The Brewers spent the past week on the road with tests against both the St. Louis Cardinals and the New York Mets. While they started the week well with two wins against the Cardinals, the Brewers dropped two games in New York: a poor performance from Zach Davies and a walk-off home run by Wilmer Flores against Matt Albers.
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On Saturday, Josh Hader earned his first career save, striking out five Mets in two innings of work, allowing no baserunners. The outing continued Hader’s dominance this season, as he has now struck out twenty two of the thirty-four batters he’s faced. Based on his 9.7 innings this season, Hader has a K/9 of 20.5, which would have led MLB last season amongst all pitchers with at least 10 games. Hader already produced great numbers in his debut last season, but he’s taken things to another level in 2018.
There’s been some alteration to his pitch mix when compared with 2017:
Hader is following the hot trend of mixing in more breaking balls at the expense of his fastball. It also appears that he’s ditched his changeup. He threw it thrice in one game this season, but otherwise hasn’t used it. The increased slider usage has fueled the rise in his swing rate from 52.05 percent to 55.40 percent, and his swinging strike rate from 37.83 percent to 43.84 percent. Comparing 2017 with 2018, his fastball swing and swinging strike percentages have remained stable while batters are offering (and missing) more at his slider. Batters have only managed one single off the pitch.
In 2017, Hader rarely used his slider against right handers. He generally pumped fastballs and relied more on his changeup if he wanted to mix things up. While he still throws the slider more to left handed batters, Hader now will come at righties with a slider, most frequently on the first pitch of an at bat. He’s gotten better at burying that pitch low and inside, compared with the few times he threw it in 2017. Josh Hader has cemented himself as an important piece of the bullpen. On a team with questionable starting pitching, a relief ace is important to bridge those middle innings on days where the starter can’t go long. Hader was very good last season, but if these gains stay, he’s among the best relief pitchers in MLB, keeping batters unbalanced and swinging and missing more than ever.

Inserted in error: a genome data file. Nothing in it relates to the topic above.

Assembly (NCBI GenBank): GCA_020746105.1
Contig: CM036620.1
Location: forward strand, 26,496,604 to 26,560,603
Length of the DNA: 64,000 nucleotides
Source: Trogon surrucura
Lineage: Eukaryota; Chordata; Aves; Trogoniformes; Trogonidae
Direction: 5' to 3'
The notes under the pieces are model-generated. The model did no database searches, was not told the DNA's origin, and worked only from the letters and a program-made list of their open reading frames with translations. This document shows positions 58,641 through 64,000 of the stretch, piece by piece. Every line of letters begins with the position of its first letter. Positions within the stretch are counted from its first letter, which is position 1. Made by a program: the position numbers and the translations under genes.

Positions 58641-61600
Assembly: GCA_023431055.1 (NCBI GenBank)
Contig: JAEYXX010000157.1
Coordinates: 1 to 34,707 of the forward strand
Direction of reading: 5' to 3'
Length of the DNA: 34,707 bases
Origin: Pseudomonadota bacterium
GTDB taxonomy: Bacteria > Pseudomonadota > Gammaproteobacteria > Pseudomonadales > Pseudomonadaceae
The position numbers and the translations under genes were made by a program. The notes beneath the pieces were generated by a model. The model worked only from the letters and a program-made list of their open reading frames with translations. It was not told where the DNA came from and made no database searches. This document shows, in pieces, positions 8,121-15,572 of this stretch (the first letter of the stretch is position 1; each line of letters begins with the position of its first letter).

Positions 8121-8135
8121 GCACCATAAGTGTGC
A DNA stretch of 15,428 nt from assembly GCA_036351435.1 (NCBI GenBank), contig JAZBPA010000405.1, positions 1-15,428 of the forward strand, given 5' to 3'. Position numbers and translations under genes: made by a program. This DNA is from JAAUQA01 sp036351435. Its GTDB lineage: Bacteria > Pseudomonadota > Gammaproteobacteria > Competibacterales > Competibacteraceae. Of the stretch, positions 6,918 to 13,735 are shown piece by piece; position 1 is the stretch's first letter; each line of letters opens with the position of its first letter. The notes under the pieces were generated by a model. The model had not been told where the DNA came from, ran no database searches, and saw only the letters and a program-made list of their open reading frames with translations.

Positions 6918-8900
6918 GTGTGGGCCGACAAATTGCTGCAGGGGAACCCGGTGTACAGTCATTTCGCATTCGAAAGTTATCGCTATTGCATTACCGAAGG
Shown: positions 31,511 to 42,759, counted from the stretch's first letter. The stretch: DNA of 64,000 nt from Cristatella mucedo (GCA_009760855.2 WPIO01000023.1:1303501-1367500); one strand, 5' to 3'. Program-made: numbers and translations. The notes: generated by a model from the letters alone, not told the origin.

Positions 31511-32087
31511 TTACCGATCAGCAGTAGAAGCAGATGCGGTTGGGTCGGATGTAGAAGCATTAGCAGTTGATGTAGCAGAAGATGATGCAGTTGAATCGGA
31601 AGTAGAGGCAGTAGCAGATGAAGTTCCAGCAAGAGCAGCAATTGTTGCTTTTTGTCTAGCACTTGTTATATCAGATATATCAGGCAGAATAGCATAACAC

On Wednesday, Junior Guerra made his season debut against the Cardinals. He pitched 5.1 innings, allowing one run on four hits and two walks, while striking out four batters. After his breakout 2016 campaign, Guerra struggled amid injuries last season. If he can regain some of his success from 2016, then he can be a valuable starter behind Chase Anderson and Zach Davies, as well as Jimmy Nelson after he returns from injury.
Guerra still pitches primarily off his fourseam fastball, throwing it for his half his pitches, which is in line with his previous seasons, with some slight increases in his sinker and slider usage, at the expense of the splitter. For one game, nothing particularly noteworthy in terms of a new pitch mix.
Batters swung at his individual pitches at around the same rate as his past seasons, except for his sinker. Guerra was wild with the sinker all day. Ideally, he’s throwing the pitch in on his arm side and low, making it a tough pitch for both lefties and righties, but on Wednesday, the pitch was all over the strike zone plot, with not as many of those pitches as low as he’d like.
Out of Guerra’s four strikeouts on the day, two strike threes came on his fourseam fastball, which is his secondary weapon with two strikes. Usually, his splitter is the pitch that gets whiffs, but he only got one swing and miss in that start. The vertical and horizontal movement on the splitter was comparable with past seasons, so it’s likely this was a one start anomaly.
The good news is that Guerra is back, and he looks like the same pitcher. If he can take the mount on a regular basis and provide six innings a start, that will be a huge boost to a team that needs some stability to start games. If he can get batters flailing at his splitter like they did in 2016, then he can be a very good mid rotation arm for the Brewers.
Up Next: The Brewers return home and have seven games at Miller Park, which will be a sight for sore eyes after the weather this weekend in New York. The competition this week will also be not be at the same level as the Cardinals and the Mets. Cincinnati arrives first for three games. The Reds are currently last in the NL Central, as well as 29th in the most recent BP Hit Lost. Coincidentally, the team that’s last on the Hit List comes to town immediately afterwards as the Miami Marlins make their visit to Milwaukee for four games.
Photo Credit: Scott Kane, USA Today Sports Images